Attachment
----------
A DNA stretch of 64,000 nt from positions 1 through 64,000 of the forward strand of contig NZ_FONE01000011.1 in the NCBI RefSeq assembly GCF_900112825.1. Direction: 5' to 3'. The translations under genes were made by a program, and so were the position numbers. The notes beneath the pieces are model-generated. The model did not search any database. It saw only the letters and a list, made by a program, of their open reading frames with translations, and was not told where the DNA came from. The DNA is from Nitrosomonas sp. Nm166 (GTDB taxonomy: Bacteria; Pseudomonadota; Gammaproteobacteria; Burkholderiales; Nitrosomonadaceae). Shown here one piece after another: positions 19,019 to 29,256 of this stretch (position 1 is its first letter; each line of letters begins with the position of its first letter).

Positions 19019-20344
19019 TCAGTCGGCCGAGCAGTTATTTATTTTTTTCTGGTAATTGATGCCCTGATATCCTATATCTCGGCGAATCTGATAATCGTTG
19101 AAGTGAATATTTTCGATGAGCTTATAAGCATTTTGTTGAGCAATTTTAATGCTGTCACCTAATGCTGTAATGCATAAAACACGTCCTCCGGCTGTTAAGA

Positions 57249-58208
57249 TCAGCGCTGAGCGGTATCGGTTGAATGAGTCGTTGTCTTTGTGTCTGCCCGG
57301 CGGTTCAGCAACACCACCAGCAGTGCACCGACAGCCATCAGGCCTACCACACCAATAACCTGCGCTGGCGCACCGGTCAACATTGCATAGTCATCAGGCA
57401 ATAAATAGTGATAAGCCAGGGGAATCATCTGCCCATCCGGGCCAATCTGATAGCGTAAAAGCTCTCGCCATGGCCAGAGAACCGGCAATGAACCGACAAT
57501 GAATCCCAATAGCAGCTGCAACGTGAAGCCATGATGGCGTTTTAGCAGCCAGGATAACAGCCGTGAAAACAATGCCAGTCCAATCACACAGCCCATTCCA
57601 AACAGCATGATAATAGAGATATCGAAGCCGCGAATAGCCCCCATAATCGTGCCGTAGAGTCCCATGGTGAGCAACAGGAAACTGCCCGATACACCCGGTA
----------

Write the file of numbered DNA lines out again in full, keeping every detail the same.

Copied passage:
A DNA stretch of 64,000 nt from positions 1 through 64,000 of the forward strand of contig NZ_FONE01000011.1 in the NCBI RefSeq assembly GCF_900112825.1. Direction: 5' to 3'. The translations under genes were made by a program, and so were the position numbers. The notes beneath the pieces are model-generated. The model did not search any database. It saw only the letters and a list, made by a program, of their open reading frames with translations, and was not told where the DNA came from. The DNA is from Nitrosomonas sp. Nm166 (GTDB taxonomy: Bacteria; Pseudomonadota; Gammaproteobacteria; Burkholderiales; Nitrosomonadaceae). Shown here one piece after another: positions 19,019 to 29,256 of this stretch (position 1 is its first letter; each line of letters begins with the position of its first letter).

Positions 19019-20344
19019 TCAGTCGGCCGAGCAGTTATTTATTTTTTTCTGGTAATTGATGCCCTGATATCCTATATCTCGGCGAATCTGATAATCGTTG
19101 AAGTGAATATTTTCGATGAGCTTATAAGCATTTTGTTGAGCAATTTTAATGCTGTCACCTAATGCTGTAATGCATAAAACACGTCCTCCGGCTGTTAAGA

Positions 57249-58208
57249 TCAGCGCTGAGCGGTATCGGTTGAATGAGTCGTTGTCTTTGTGTCTGCCCGG
57301 CGGTTCAGCAACACCACCAGCAGTGCACCGACAGCCATCAGGCCTACCACACCAATAACCTGCGCTGGCGCACCGGTCAACATTGCATAGTCATCAGGCA
57401 ATAAATAGTGATAAGCCAGGGGAATCATCTGCCCATCCGGGCCAATCTGATAGCGTAAAAGCTCTCGCCATGGCCAGAGAACCGGCAATGAACCGACAAT
57501 GAATCCCAATAGCAGCTGCAACGTGAAGCCATGATGGCGTTTTAGCAGCCAGGATAACAGCCGTGAAAACAATGCCAGTCCAATCACACAGCCCATTCCA
57601 AACAGCATGATAATAGAGATATCGAAGCCGCGAATAGCCCCCATAATCGTGCCGTAGAGTCCCATGGTGAGCAACAGGAAACTGCCCGATACACCCGGTA